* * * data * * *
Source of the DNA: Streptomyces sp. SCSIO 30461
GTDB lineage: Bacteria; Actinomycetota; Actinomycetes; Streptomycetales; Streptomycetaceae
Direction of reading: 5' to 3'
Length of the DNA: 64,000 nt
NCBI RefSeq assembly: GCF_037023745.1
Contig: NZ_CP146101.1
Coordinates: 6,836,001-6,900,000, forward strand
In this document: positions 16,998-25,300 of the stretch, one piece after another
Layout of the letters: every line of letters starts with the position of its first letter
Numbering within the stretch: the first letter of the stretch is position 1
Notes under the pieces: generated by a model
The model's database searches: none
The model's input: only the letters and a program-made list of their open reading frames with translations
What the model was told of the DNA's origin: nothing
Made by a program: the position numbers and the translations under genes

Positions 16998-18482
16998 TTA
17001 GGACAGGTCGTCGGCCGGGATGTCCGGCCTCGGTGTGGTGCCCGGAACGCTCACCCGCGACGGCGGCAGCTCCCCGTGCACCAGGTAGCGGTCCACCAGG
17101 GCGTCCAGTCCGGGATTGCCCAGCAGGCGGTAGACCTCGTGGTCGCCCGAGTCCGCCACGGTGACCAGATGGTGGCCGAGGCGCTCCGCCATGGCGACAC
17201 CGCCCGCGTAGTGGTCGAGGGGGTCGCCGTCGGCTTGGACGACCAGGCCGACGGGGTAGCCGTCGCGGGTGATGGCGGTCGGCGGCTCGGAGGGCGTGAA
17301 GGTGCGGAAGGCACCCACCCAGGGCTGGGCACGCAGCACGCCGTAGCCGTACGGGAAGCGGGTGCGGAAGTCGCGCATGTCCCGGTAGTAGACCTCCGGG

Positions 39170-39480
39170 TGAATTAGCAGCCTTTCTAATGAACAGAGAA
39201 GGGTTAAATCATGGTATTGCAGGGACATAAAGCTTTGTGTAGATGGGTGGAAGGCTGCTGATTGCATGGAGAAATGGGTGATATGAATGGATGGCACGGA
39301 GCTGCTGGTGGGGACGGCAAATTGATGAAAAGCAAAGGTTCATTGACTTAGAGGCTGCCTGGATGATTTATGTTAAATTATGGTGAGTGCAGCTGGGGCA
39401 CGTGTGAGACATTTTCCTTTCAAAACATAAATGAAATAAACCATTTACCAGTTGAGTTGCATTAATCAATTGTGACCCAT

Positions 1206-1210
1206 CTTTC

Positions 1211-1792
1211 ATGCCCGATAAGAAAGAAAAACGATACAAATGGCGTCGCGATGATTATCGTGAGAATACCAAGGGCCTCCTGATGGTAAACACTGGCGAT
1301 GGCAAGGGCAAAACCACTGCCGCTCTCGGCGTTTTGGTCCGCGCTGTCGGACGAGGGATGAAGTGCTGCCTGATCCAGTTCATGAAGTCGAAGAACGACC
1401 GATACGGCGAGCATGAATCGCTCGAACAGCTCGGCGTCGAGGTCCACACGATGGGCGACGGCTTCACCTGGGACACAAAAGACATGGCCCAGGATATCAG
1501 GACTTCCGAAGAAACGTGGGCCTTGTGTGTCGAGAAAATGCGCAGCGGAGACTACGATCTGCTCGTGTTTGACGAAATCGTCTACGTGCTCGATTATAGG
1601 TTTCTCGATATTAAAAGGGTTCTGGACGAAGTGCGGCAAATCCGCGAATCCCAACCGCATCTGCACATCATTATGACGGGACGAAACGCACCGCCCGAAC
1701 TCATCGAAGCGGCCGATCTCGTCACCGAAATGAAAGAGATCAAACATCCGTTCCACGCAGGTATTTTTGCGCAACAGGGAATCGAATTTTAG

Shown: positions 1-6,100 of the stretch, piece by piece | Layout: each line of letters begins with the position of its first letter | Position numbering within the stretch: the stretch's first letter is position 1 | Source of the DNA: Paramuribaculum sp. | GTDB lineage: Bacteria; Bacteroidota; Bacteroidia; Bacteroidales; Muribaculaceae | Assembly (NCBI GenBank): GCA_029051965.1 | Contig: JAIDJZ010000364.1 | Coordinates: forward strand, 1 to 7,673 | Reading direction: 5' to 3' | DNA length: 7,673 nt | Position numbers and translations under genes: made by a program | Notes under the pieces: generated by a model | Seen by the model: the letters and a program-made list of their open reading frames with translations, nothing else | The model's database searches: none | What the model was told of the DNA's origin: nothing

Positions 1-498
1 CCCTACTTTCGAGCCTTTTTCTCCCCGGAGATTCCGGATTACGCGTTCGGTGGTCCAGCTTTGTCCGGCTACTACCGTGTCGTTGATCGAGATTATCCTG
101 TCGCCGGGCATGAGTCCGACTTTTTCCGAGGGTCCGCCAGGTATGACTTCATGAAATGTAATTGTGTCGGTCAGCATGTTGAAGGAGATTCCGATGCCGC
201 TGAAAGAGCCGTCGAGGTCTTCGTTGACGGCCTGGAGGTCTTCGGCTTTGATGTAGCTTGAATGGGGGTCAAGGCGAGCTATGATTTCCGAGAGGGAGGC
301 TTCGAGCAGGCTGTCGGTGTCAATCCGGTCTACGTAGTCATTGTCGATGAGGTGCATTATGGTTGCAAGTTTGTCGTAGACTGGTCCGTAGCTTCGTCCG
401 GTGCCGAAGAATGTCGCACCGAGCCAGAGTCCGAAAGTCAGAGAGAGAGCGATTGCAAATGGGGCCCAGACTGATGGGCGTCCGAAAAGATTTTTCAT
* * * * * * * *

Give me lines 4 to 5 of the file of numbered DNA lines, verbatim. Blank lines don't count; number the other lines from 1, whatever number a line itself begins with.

Length of the DNA: 64,000 nt
NCBI RefSeq assembly: GCF_037023745.1